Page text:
A firestorm is brewing over proposals issued by the UK's IT advisory body over which browsers the public sector should support. Taxpayers will be forced to change their browsing habits and computer setup to accommodate the guidelines, say web standards experts.
The Central Office of Information quietly published its consultation document on Friday, containing a proposal that public sector websites may snub browsers with a low market share. The CoI suggests that web designers need not test against browsers with a share of less than two per cent. The bureaucrats recommend that designers place an advisory notice asking users to switch to a "supported" browser.
But it's not the arbitrary figure, apparently plucked out of the air, that has enraged professionals - but the entire approach. The Web Standards Project's Bruce Lawson called it "entirely back-to-front", arguing that designers should code for the web, not individual browsers. Designers should conform to commonly agreed basic standards, rather than browser idiosyncrasies he said. Amongst other projects, the WSP designs the Acid2 and Acid3 compatibility tests for browsers.
"The guidelines should be advocating a specific development methodology: they should recommend designing to Web Standards," he wrote. "Costs will be driven down, even if testing is performed across more browsers, because there will be fewer inconsistencies and less recoding to fix inconsistencies."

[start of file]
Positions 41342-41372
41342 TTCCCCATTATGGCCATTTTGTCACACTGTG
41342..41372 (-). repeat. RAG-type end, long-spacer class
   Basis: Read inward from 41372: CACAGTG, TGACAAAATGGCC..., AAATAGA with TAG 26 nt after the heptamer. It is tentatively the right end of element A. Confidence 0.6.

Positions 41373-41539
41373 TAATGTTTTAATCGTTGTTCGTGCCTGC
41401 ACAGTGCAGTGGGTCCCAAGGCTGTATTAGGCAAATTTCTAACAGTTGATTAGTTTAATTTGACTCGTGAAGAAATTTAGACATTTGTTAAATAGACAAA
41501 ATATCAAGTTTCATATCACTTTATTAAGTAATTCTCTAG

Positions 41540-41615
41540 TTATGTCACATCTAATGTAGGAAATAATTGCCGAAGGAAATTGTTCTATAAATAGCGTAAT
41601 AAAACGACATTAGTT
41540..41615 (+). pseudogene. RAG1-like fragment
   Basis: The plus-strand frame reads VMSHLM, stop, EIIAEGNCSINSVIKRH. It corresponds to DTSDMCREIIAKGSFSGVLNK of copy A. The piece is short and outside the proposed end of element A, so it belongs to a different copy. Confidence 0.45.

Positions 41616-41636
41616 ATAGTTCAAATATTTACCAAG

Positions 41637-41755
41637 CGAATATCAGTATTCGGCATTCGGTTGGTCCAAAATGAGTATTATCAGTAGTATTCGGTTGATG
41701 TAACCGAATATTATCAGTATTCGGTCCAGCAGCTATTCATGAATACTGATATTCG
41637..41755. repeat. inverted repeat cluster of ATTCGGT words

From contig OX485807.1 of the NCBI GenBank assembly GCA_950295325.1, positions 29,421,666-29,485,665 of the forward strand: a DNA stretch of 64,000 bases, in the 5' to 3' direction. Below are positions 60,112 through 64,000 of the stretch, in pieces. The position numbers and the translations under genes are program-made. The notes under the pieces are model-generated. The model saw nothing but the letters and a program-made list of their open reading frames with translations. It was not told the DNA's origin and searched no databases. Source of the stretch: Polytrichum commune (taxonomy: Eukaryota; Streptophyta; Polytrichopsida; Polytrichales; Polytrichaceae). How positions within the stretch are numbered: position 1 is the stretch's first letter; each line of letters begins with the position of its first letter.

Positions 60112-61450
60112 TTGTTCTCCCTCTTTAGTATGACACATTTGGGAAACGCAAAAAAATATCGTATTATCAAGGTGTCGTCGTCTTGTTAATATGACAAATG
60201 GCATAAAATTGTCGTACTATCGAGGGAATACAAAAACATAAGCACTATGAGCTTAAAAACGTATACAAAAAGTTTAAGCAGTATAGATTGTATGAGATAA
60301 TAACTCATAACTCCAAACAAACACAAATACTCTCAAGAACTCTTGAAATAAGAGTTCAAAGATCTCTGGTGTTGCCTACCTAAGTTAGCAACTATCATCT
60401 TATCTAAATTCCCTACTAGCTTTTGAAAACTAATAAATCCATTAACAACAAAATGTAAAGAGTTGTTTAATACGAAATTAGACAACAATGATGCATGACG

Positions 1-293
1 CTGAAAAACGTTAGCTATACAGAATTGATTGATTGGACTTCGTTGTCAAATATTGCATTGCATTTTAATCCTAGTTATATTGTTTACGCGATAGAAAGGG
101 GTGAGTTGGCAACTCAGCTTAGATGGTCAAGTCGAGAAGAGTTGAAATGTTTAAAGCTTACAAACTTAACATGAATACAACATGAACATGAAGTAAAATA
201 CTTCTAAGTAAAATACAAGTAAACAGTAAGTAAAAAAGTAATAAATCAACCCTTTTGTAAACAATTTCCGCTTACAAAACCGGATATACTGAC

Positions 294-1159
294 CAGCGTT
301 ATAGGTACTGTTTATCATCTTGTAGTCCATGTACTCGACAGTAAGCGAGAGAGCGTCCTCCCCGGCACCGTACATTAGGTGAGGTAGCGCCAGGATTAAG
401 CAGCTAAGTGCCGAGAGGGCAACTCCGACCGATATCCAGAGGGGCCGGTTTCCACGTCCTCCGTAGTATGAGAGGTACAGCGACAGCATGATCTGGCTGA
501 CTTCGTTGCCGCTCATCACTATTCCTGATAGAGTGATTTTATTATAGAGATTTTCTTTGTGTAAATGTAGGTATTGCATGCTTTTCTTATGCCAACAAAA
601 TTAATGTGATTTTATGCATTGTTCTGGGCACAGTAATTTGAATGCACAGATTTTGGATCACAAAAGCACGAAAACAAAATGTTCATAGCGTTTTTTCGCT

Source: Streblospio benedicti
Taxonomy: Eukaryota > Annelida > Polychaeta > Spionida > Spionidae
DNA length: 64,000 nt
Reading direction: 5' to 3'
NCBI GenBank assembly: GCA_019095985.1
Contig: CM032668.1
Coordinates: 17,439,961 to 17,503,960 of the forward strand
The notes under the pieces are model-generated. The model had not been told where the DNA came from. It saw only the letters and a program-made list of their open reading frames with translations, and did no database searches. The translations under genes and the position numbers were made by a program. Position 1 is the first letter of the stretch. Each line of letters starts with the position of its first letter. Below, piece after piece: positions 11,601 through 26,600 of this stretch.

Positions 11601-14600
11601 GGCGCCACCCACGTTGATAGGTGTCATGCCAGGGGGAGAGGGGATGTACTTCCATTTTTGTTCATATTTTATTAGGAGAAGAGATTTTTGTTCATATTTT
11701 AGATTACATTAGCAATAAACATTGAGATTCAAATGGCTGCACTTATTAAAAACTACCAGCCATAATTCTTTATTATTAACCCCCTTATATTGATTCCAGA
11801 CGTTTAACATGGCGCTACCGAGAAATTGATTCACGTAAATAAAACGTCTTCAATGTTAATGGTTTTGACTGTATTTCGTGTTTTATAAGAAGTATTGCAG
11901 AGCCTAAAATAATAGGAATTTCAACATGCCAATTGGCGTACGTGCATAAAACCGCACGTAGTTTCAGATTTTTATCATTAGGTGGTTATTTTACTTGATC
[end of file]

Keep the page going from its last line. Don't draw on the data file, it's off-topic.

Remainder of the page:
Lawson laments that a public sector only just emerging from the "IE only" mindset will actually spend more time developing than it needs to.
"Are we back to the bad old days when webmasters strove for pixel-perfect rendering, even on governmental sites which are largely content-driven rather than design-dependant?"
The guidelines recommend that browsers with less than two per cent share, which leaves Opera, and other browsers in the cold.
"Opera is requesting the UK government to code for the web, and ensure people have a choice when it comes to which browser they want to use," said a company spokesperson.
Oddly, the bureaucrats fails to follow their own logic, with the requirement that Linux should be supported - even though it "fails" the two per cent test. The most popular browser on Linux, Firefox, amassed just 153 visits to the COI site in July, compared to 19,777 from Internet Explorer.
(By the same COI figures, IE accounted for 83.25 per cent of traffic, followed by Firefox on Windows with 8.68 per cent, Safari with 3.99 per cent, and Firefox for Mac with 2.53 per cent.)
And it's particularly harsh on Opera, which not only fails the "disability concession" granted to Linux, but because its popularity is underestimated. Because Opera can masquerade as "Internet Explorer" or "Firefox", web server logs fail to reflect its true usage.
British and European users have until October 17 to respond: the guidelines and form can be found here. ®